The ridiculously nice weather the past couple days here at the coast has got me back in the mood to do some beach fishing. I thought I'd post some ideas on where to look for them, and what to use.
Step 1: Drive west till you hit a beach.
Step 2: I'll talk about sandy beaches first. The beach is a big place. At first it seems like a completely ludicrous idea that a fish is going to find your bait in all the miles and miles of sand in front of you, but they are there, waiting for you to find them. There was a post a while back that said you might find structure w/o fish, but you won't find fish w/o structure, and that's true even on a seemingly flat even beach. If your beach looks like this:
Gently sloping, waves breaking a good way from shore indicating shallow water for some distance, you will be looking for slight dips, holes, troughs, most any signifigant change in beach topography will hold fish sometime during the tide. If you can get to the beach at low tide and mark these spots, you're way ahead of the game. If you show up later in the tide, you can still make educated guesses about what's under the waves. Look for places where the waves wash farther up on the sand, like this:
Right about in the middle of the picture, you can see where there is a little depression. Start your search in these spots, working a dozen yard north and south of the spot before moving on.
The other beaches to look for are steep, with quick drop offs and waves that don't begin breaking untill they are very close to shore, like this:
This picture was taken at low tide, as the tide comes in the and fills up the trough, the fish will come right up to within yards of the shore because the water is so deep so close. These spots can be hit or miss, but because they are generally short sections of the beach, if the fish are there it can be lights out! Or, absolutely dead, but generally nothing in between. The last two hours of incoming, the high slack, and very first part of the outgoing account for almost all of my catching.
For gear and rigging, on most days a stout 8' + steelhead or salmon rod will work fine, spinng reel unless you've got mad baitcasting skills. I like 20lb. braid for mainline, it cast's a mile and doesn't stretch in the waves and froth. For sandy areas, I use pyramids, for rocky spots cannonball or pancake weights. A rule of thumb for me is 1 oz. of lead for every 2' or so of swell height, strong currents, wind, other factors I will use more, generally never more the five or six ounces tops, if that won't hold bottom than it's probably to rough to fish anyway. I like it heavy enough to hold bottom on all but the biggest wave of the set, so that your bait slowly works it's way back to you with every big wave. The steep beaches need more lead to hold than the gently sloping ones. Terminal gear I use a two hook dropper loop setup, here is how I tie them:https://www.ifish.net/board/showthrea...t=dropper+loop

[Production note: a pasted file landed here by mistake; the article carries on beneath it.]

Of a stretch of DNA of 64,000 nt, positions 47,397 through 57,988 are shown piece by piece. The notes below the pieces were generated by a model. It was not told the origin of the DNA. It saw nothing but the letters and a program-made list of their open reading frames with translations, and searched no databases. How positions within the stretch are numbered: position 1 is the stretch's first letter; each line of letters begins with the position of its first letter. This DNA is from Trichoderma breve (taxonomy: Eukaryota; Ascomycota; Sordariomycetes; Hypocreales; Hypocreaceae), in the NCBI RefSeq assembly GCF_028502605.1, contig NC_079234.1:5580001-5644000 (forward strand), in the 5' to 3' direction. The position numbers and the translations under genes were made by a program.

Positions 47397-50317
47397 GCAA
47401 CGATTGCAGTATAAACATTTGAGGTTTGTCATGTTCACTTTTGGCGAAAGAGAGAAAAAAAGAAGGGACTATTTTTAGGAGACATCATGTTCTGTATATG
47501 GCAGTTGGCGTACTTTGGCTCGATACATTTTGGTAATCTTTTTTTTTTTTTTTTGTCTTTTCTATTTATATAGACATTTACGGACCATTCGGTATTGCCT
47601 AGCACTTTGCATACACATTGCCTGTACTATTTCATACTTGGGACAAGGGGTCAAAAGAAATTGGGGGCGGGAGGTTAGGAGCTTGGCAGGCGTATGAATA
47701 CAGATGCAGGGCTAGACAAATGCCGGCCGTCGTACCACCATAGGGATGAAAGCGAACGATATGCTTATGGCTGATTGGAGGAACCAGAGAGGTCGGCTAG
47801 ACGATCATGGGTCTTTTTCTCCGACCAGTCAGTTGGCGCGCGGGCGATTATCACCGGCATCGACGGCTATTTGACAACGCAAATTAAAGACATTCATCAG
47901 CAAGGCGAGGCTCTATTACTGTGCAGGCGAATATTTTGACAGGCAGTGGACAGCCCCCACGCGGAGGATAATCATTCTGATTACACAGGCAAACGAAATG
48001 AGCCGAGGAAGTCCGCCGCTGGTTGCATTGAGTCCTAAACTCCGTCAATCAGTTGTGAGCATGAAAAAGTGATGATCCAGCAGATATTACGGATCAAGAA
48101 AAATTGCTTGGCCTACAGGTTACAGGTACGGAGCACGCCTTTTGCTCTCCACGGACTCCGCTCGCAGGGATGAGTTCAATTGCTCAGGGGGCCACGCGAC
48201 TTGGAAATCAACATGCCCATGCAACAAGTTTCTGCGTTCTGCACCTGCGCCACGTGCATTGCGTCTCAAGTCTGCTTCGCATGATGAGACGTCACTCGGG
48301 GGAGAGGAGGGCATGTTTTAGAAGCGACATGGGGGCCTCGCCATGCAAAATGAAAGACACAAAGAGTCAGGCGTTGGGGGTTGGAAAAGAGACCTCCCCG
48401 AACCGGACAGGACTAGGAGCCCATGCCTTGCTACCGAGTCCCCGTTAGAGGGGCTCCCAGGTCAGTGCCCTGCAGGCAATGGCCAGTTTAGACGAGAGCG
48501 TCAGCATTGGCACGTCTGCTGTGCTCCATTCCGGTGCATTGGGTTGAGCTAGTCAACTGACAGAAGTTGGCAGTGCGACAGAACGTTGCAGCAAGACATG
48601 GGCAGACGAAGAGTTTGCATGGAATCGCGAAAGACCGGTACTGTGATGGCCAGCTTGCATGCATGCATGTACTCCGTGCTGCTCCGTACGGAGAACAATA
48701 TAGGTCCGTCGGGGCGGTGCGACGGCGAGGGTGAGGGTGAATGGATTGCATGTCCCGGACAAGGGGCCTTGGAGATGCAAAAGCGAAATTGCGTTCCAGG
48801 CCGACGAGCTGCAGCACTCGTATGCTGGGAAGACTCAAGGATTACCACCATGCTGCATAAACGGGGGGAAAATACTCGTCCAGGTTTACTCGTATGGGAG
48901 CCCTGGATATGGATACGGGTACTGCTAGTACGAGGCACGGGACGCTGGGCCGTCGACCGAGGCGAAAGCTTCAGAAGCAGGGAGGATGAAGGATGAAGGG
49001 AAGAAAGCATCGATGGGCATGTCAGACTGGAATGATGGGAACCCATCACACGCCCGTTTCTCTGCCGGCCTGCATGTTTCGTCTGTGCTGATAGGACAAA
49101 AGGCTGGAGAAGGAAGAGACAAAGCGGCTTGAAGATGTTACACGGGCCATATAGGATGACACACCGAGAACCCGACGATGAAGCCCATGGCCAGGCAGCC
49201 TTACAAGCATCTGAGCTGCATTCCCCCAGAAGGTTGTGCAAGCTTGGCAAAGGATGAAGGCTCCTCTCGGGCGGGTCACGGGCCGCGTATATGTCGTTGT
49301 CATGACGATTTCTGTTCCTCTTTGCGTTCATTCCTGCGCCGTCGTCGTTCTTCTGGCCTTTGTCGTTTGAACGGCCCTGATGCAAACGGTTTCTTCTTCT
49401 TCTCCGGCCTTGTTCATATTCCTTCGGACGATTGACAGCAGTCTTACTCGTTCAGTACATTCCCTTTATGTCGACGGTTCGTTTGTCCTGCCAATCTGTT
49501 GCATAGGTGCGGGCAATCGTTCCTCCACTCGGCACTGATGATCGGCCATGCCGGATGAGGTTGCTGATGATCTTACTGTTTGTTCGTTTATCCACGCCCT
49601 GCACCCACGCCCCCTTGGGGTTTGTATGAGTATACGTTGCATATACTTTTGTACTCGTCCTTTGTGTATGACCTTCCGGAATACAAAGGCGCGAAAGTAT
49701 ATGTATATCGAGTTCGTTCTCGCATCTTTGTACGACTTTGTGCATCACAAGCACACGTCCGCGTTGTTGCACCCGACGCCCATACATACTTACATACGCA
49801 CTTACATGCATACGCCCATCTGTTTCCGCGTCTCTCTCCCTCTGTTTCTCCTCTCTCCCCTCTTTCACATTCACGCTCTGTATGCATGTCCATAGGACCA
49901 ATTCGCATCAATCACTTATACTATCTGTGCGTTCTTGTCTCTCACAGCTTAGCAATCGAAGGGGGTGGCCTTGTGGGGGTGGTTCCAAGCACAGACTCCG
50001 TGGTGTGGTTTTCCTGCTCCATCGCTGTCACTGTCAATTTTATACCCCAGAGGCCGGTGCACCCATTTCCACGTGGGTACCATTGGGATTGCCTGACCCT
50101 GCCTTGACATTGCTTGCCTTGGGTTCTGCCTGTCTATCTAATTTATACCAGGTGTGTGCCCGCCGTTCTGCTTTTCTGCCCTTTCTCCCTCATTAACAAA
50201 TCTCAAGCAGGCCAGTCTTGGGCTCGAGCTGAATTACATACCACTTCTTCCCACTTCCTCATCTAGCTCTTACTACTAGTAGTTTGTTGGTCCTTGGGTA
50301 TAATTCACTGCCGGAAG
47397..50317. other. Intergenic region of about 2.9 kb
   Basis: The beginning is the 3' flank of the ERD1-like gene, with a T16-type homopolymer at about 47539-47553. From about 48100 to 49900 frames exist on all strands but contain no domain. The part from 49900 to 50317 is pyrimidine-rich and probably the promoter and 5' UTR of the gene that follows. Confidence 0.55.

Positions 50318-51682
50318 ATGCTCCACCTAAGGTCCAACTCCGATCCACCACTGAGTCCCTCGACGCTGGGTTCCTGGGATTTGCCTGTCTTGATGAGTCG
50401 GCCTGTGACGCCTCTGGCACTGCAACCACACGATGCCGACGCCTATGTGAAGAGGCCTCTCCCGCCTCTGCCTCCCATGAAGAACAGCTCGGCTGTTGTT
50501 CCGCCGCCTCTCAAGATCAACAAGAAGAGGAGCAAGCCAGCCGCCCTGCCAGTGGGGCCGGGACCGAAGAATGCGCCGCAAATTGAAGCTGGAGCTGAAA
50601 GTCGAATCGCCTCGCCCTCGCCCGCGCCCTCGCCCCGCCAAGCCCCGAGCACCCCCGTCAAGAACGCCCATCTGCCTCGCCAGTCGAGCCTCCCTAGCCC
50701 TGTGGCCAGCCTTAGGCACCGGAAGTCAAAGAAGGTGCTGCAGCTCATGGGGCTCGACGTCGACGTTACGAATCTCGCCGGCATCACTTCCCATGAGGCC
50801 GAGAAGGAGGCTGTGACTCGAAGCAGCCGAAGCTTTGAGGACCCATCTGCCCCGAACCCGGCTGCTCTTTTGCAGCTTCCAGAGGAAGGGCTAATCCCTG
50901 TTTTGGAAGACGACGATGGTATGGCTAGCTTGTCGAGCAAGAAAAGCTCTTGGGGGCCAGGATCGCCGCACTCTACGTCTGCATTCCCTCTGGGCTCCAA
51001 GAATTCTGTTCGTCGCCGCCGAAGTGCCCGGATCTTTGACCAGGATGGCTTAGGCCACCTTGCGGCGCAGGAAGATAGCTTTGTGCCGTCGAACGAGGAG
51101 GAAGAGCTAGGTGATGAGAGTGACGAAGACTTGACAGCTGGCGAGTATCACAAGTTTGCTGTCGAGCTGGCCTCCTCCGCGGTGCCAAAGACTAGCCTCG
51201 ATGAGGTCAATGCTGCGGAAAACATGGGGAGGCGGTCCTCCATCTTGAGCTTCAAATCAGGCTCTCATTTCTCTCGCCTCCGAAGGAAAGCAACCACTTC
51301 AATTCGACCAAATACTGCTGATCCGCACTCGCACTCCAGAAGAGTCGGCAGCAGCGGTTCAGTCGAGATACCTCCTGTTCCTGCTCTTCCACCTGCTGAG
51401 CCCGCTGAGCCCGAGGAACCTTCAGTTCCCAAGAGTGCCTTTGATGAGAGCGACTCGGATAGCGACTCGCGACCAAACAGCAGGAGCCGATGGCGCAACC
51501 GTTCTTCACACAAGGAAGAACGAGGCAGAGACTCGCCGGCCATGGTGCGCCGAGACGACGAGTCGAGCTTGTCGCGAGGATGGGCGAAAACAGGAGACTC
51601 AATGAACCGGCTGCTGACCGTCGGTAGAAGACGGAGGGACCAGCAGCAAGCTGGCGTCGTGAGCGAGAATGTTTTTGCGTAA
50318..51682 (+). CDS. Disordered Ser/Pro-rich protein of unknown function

As far as bait goes, most anything will work. Sand shrimp, clam necks, grocery store shrimp, mole crabs, any wiggly thing you can dig out of the sand. The best IMO are the berkely gulp baits, they last forever and catch just as well as live bait.
Once you've got your gear rigged, made it to the beach, and located a prime looking spot, it's time to cast. Sit for a minute and watch the waves, follow the last wave of the set out and let 'er rip. I like to cast as far as I can, then let it work it's way all the way back to your feet. Keep your line tight and your rod tip as high as you comfortably can. It takes some practice before you can tell what your line is doing out there, but as long as you've got some tension on your line, you'll feel them hit. They fight surprisingly well for their size. No need to set the hook if you're using braid, just start reeling and they usually hook themselves. The hardest part can be getting them all the way to the beach, esp. in bigger surf.
There it is, I am certainly no expert but these methods usually get me dinner. This has become one of my favorite fisheries here, miles and miles of beaches to explore, and it's a rare day that I come across anyone else out there in the surf. To top it off, these little buggers are some of the tastiest fish there are, firm, juicy white meat, steamed in some fish sauce w/ some fresh veggies, mmmmmmm. Pretty good for frying, too. I hope this helps some folks out, if you've got any other tips or ideas feel free to add them!
Good luck, Jonah